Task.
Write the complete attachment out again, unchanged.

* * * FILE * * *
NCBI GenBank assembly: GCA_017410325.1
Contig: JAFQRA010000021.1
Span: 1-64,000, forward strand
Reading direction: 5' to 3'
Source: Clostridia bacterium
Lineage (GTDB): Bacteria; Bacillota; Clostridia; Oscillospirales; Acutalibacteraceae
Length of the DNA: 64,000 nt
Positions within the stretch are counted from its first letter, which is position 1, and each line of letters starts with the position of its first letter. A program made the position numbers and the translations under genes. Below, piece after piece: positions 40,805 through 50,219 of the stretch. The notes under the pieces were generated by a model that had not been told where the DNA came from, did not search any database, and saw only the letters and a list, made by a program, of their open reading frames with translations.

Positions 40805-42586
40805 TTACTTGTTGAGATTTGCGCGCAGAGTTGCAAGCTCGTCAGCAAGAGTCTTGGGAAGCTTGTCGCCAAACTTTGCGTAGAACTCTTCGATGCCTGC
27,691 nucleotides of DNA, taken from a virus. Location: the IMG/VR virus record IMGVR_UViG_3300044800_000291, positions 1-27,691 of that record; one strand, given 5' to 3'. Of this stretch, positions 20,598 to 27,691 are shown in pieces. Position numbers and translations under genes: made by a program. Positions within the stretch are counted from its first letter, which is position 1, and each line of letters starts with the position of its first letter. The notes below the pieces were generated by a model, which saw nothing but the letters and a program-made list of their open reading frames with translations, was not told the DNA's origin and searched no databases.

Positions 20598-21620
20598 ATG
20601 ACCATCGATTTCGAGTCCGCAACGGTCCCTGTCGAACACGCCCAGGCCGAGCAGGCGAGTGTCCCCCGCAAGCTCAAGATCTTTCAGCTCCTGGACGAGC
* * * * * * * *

NCBI GenBank assembly: GCA_017410325.1
Contig: JAFQRA010000021.1
Span: 1-64,000, forward strand
Reading direction: 5' to 3'
Source: Clostridia bacterium
Lineage (GTDB): Bacteria; Bacillota; Clostridia; Oscillospirales; Acutalibacteraceae
Length of the DNA: 64,000 nt
Positions within the stretch are counted from its first letter, which is position 1, and each line of letters starts with the position of its first letter. A program made the position numbers and the translations under genes. Below, piece after piece: positions 40,805 through 50,219 of the stretch. The notes under the pieces were generated by a model that had not been told where the DNA came from, did not search any database, and saw only the letters and a list, made by a program, of their open reading frames with translations.

Positions 40805-42586
40805 TTACTTGTTGAGATTTGCGCGCAGAGTTGCAAGCTCGTCAGCAAGAGTCTTGGGAAGCTTGTCGCCAAACTTTGCGTAGAACTCTTCGATGCCTGC
27,691 nucleotides of DNA, taken from a virus. Location: the IMG/VR virus record IMGVR_UViG_3300044800_000291, positions 1-27,691 of that record; one strand, given 5' to 3'. Of this stretch, positions 20,598 to 27,691 are shown in pieces. Position numbers and translations under genes: made by a program. Positions within the stretch are counted from its first letter, which is position 1, and each line of letters starts with the position of its first letter. The notes below the pieces were generated by a model, which saw nothing but the letters and a program-made list of their open reading frames with translations, was not told the DNA's origin and searched no databases.

Positions 20598-21620
20598 ATG
20601 ACCATCGATTTCGAGTCCGCAACGGTCCCTGTCGAACACGCCCAGGCCGAGCAGGCGAGTGTCCCCCGCAAGCTCAAGATCTTTCAGCTCCTGGACGAGC